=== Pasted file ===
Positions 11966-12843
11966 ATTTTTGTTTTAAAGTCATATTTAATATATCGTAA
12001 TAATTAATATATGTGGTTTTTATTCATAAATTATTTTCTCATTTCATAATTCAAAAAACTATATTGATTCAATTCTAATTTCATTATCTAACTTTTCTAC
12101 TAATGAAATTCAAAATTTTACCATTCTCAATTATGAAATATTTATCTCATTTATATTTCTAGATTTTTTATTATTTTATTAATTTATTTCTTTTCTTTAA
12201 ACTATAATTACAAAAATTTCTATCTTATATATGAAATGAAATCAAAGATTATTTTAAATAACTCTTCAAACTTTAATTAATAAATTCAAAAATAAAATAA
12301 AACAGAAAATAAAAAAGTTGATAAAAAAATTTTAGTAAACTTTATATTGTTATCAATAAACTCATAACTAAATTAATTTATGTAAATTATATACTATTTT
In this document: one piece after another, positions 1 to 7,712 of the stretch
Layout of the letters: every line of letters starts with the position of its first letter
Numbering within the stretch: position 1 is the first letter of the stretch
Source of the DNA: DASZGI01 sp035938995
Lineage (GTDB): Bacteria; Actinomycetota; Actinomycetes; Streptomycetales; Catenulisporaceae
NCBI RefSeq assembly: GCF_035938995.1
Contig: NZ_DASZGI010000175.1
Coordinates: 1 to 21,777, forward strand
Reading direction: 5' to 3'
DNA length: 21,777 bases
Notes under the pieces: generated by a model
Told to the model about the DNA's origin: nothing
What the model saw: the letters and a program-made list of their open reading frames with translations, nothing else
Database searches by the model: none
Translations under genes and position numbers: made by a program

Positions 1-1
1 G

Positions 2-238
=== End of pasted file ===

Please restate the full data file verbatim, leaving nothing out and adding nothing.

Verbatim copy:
Positions 11966-12843
11966 ATTTTTGTTTTAAAGTCATATTTAATATATCGTAA
12001 TAATTAATATATGTGGTTTTTATTCATAAATTATTTTCTCATTTCATAATTCAAAAAACTATATTGATTCAATTCTAATTTCATTATCTAACTTTTCTAC
12101 TAATGAAATTCAAAATTTTACCATTCTCAATTATGAAATATTTATCTCATTTATATTTCTAGATTTTTTATTATTTTATTAATTTATTTCTTTTCTTTAA
12201 ACTATAATTACAAAAATTTCTATCTTATATATGAAATGAAATCAAAGATTATTTTAAATAACTCTTCAAACTTTAATTAATAAATTCAAAAATAAAATAA
12301 AACAGAAAATAAAAAAGTTGATAAAAAAATTTTAGTAAACTTTATATTGTTATCAATAAACTCATAACTAAATTAATTTATGTAAATTATATACTATTTT
In this document: one piece after another, positions 1 to 7,712 of the stretch
Layout of the letters: every line of letters starts with the position of its first letter
Numbering within the stretch: position 1 is the first letter of the stretch
Source of the DNA: DASZGI01 sp035938995
Lineage (GTDB): Bacteria; Actinomycetota; Actinomycetes; Streptomycetales; Catenulisporaceae
NCBI RefSeq assembly: GCF_035938995.1
Contig: NZ_DASZGI010000175.1
Coordinates: 1 to 21,777, forward strand
Reading direction: 5' to 3'
DNA length: 21,777 bases
Notes under the pieces: generated by a model
Told to the model about the DNA's origin: nothing
What the model saw: the letters and a program-made list of their open reading frames with translations, nothing else
Database searches by the model: none
Translations under genes and position numbers: made by a program

Positions 1-1
1 G

Positions 2-238